Myachykov et al. (2013) examined whether the number of available syntactic options used in a picture naming task in one experiment could predict sentence-initial processing load in a second picture naming experiment. In Experiment 1, speakers of English and Russian were encouraged to produce as many structural alternatives for a set of depicted events as possible within 15 s per picture. Since Russian grammar offers more options for building transitive constructions than English grammar, Russian participants were expected to use a wider range of syntactic options than English participants. In Experiment 2, a new group of English and Russian participants described the same set of pictures while their eye-gaze was measured. The goal of the study was to link syntactic flexibility in the first experiment to sentence initial processing load in the second experiment, indexed by sentence onset latency and eye-voice span (i.e., the temporal lag between the offset of the last fixation to a referent and producing that referent’s name). As expected, Russian speakers used a wider range of syntactic alternatives than English speakers. In Experiment 2 they were also slower to initiate their sentences and showed longer eye-voice spans for sentence-initial subject nouns than for object nouns. This eye-voice span pattern suggests a planning strategy involving the (partial) preparation of non-initial increments or an abstract framework before sentence onset (Bock et al., 2003). In contrast, English speakers showed shorter onset latencies and longer eye-voice spans for object nouns than subject nouns, indicative of more incremental production. More importantly, in both groups syntactic flexibility in Experiment 1 predicted sentence-initial latency effects in Experiment 2, indicating that more syntactic alternatives led to longer onset latencies after accounting for the effect of language (i.e., English vs. Russian).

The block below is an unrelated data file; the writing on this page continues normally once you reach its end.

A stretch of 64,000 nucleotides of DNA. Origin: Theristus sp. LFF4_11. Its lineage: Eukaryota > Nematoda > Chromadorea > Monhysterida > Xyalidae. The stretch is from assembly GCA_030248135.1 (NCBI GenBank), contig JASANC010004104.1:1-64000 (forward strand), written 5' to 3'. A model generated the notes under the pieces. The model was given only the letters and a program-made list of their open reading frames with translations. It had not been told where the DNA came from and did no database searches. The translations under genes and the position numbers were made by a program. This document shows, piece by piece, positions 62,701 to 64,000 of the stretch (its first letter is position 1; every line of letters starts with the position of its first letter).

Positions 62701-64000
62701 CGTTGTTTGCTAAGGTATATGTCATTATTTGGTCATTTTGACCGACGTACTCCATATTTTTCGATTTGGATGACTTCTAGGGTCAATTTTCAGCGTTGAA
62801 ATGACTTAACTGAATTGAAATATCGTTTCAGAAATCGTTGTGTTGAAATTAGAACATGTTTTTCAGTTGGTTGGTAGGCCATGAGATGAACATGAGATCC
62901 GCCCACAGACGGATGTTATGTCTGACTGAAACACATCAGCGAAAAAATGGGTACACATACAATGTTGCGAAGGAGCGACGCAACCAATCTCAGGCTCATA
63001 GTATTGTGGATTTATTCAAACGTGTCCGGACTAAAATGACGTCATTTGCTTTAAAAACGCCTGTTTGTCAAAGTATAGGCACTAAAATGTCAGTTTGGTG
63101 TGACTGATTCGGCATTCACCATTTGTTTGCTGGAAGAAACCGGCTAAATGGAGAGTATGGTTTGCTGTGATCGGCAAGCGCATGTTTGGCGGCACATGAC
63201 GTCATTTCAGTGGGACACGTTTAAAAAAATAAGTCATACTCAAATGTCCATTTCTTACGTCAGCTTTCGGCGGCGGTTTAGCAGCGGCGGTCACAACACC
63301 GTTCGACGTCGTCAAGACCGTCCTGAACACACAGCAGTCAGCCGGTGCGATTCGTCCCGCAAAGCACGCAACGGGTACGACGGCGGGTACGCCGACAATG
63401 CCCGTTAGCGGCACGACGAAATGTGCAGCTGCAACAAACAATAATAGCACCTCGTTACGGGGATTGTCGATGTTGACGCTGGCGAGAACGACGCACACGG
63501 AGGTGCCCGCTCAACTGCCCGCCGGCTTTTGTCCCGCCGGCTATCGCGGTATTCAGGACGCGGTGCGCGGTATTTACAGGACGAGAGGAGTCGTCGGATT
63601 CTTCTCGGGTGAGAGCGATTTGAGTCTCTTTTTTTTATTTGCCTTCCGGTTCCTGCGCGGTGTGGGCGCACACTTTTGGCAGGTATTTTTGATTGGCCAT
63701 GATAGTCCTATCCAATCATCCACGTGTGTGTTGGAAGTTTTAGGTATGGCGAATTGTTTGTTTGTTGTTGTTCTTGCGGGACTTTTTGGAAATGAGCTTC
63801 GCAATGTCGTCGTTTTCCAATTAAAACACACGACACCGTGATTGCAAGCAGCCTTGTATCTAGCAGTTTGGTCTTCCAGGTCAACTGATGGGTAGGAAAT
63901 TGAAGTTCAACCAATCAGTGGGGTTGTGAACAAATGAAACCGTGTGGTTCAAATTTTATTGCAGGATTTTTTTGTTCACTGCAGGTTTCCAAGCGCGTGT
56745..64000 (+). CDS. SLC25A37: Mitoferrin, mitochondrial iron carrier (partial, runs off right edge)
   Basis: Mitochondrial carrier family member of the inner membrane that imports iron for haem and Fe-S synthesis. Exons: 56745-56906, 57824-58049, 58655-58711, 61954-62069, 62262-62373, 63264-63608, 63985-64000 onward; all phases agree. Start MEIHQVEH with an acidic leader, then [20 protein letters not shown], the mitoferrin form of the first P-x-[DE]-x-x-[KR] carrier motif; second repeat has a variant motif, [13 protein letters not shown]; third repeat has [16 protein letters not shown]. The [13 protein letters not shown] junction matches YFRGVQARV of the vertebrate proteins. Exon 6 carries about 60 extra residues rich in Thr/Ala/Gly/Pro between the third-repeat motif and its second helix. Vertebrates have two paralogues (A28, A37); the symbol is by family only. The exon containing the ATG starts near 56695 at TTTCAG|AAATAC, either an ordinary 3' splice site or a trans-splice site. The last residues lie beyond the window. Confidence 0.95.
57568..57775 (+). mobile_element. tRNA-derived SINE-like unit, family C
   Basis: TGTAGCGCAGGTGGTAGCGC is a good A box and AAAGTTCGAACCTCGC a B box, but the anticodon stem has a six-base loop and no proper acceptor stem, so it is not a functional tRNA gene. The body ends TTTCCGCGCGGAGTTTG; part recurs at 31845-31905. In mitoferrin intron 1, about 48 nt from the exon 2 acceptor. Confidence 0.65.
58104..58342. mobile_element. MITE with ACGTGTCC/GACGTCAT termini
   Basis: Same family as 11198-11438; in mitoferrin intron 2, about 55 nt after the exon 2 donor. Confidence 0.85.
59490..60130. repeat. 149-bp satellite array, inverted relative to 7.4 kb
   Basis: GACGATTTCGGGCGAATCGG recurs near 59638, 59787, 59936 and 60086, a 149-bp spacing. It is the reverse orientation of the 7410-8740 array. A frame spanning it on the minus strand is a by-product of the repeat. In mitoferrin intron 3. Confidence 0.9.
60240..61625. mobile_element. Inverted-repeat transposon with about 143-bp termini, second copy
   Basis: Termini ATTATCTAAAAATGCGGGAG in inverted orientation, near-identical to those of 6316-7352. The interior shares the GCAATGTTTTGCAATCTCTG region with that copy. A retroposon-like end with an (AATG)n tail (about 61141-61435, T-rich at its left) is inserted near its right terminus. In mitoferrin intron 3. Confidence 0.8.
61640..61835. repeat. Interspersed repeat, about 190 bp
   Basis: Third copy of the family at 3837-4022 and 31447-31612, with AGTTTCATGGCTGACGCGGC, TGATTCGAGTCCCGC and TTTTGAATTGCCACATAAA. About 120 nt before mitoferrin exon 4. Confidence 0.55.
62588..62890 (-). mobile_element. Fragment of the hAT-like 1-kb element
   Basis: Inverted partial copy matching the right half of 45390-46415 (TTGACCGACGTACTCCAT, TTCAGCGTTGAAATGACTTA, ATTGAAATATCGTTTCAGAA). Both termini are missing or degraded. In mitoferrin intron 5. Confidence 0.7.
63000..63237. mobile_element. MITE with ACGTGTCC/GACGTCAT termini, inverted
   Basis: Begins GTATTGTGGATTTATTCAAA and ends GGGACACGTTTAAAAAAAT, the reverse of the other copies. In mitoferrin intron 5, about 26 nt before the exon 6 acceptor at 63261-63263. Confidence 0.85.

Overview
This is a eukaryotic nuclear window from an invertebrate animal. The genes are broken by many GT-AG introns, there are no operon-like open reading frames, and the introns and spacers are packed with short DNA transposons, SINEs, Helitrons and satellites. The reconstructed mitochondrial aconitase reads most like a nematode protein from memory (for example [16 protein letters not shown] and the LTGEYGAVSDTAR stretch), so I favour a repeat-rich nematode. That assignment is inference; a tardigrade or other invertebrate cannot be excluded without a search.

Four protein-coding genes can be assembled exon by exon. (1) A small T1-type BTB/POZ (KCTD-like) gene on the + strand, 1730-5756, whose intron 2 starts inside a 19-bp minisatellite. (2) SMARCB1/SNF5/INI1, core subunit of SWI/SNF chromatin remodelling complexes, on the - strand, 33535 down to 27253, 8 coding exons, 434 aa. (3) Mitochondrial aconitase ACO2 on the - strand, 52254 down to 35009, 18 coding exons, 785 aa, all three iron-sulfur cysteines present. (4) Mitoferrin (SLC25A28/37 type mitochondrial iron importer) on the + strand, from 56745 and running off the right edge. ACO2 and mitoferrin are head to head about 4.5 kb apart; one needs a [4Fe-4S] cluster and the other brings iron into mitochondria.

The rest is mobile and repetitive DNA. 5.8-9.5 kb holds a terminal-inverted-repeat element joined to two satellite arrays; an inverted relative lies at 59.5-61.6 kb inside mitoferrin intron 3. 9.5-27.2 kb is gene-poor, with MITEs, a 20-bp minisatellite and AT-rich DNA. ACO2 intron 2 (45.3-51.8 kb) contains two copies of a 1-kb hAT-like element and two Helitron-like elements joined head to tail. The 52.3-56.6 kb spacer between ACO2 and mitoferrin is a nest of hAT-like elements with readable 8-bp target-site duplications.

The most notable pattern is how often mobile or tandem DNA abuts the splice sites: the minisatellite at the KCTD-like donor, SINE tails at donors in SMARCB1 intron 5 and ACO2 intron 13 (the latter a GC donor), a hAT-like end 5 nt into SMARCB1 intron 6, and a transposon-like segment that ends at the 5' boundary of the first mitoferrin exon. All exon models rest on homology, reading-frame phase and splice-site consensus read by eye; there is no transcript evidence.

The above findings indicate that syntactic flexibility may lead to a higher sentence-initial processing load and longer eye-voice spans for subject than object nouns. The authors interpret these results as demonstrating competition between syntactic frames. They propose that competition between frames leads to an expansion of planning scope, as a larger part of the syntactic plan needs to be prepared prior to speech onset because of the necessity of making a syntactic choice. However, Myachykov’s study does not provide a direct link between syntactic flexibility and grammatical planning scope; instead the study only shows that syntactic flexibility and sentence initial processing load are linked.